A research study into use of social media platforms by minors found that upwards of 40% of children under 13 were using them, despite accounts supposedly being limited to teenagers and adults. The research included TikTok, Facebook, Instagram, and Snapchat.
The study also found that a full third of minors had experienced an “online sexual interaction,” which included being asked for, or receiving, nude photos …
Adding to the concern, children are much more likely to simply block those sending inappropriate messages than they are to report them to a parent or caregiver.
Child-protection nonprofit Thorn carried out the research among 2,000 children in the US.
Young people use many of the same widely popular platforms as adults, often in spite of age limitations put in place by the platform. They are drawn to opportunities to meet new people, generate content and build a following, and explore without fear of judgement.
While the internet offers boundless opportunities to connect and discover, it also creates new opportunities for risk and harm. Nearly half of participants (48%) said they had been made to feel uncomfortable, been bullied, or had a sexual interaction online.
While the most common experiences reported involved bullying or generally being made to feel uncomfortable (38%), 1 in 3 participants reported having had an online sexual interaction.
Response options coded as an “online sexual interaction” in analysis included: being asked for a nude image or video, being asked to go “on cam” with a nude or sexually explicit stream, being sent a nude photo or video, or being sent sexually explicit messages.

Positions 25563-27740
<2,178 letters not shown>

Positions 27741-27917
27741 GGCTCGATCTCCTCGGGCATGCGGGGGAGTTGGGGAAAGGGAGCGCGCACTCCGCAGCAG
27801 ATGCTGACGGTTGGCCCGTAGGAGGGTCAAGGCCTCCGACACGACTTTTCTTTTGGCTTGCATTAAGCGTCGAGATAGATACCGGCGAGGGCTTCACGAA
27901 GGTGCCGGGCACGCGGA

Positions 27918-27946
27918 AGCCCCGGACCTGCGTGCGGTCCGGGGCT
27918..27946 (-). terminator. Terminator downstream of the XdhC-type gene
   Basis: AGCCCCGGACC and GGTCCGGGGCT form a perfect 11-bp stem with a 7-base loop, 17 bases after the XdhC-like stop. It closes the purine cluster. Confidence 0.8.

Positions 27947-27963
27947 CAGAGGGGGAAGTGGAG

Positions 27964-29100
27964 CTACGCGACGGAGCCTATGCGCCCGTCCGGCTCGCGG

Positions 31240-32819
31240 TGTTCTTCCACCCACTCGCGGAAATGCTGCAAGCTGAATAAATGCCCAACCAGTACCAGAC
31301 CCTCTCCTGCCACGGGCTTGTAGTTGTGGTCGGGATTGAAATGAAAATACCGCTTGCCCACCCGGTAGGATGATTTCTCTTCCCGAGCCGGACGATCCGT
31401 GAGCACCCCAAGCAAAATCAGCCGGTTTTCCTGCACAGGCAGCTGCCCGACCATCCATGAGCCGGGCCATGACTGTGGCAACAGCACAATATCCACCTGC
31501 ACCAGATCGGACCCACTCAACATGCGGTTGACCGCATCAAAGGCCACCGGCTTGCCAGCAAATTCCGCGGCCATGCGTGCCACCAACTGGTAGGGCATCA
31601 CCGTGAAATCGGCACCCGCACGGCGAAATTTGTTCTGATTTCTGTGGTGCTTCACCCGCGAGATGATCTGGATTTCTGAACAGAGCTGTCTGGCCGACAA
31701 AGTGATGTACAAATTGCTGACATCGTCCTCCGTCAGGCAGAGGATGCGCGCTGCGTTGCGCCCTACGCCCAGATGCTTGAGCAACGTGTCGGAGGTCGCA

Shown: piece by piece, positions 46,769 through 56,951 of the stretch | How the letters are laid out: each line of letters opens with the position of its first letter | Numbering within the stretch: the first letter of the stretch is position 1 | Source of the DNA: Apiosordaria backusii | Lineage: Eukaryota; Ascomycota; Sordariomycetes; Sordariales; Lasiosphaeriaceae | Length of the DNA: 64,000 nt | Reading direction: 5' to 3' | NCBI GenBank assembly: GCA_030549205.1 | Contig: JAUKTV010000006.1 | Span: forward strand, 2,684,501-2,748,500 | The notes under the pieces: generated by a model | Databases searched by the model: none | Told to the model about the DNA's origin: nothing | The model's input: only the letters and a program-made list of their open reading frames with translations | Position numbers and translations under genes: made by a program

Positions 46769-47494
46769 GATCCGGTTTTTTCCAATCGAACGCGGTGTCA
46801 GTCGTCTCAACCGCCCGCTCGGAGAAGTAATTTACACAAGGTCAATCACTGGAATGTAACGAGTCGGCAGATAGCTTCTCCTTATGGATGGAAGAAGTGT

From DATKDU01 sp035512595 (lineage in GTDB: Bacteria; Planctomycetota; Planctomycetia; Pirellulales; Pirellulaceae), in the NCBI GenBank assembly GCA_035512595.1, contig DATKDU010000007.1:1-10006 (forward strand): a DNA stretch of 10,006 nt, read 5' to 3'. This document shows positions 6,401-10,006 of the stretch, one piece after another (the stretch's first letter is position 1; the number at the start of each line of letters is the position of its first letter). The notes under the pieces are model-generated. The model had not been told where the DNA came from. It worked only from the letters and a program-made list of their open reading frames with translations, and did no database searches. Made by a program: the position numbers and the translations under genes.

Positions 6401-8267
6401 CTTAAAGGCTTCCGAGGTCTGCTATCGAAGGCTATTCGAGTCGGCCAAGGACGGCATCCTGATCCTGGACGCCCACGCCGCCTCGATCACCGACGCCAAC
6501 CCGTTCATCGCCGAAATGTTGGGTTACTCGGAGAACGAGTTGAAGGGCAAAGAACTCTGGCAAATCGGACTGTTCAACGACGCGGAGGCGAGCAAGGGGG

The most common online sexual interactions that participants reported involved receiving sexual messages (such as a “sext,” 21%), receiving a nude photo or video of the sender (18%), or being asked for a nude photo or video (18%).
The worst platforms for sexually abusive messages were Instagram and Snapchat, with 16% of minors on both platforms reporting sexual interactions.
Minors who did find themselves on the receiving end of such messages were twice as likely to block the sender than they were to inform a parent or guardian. Sixty-six percent said they blocked the person, 46% reported it on the platform, and only 29% told a parent or caregiver.
Thorn recommends that children need to be better warned of the risks, and specifically told that online sexual contact with a minor is illegal and should always be reported. Platforms should ensure reporting tools link to sources of help and support, and blocking should raise similar red flags to reporting. Blocking tools also need to be improved to prevent re-contact after blocking, which is currently common.
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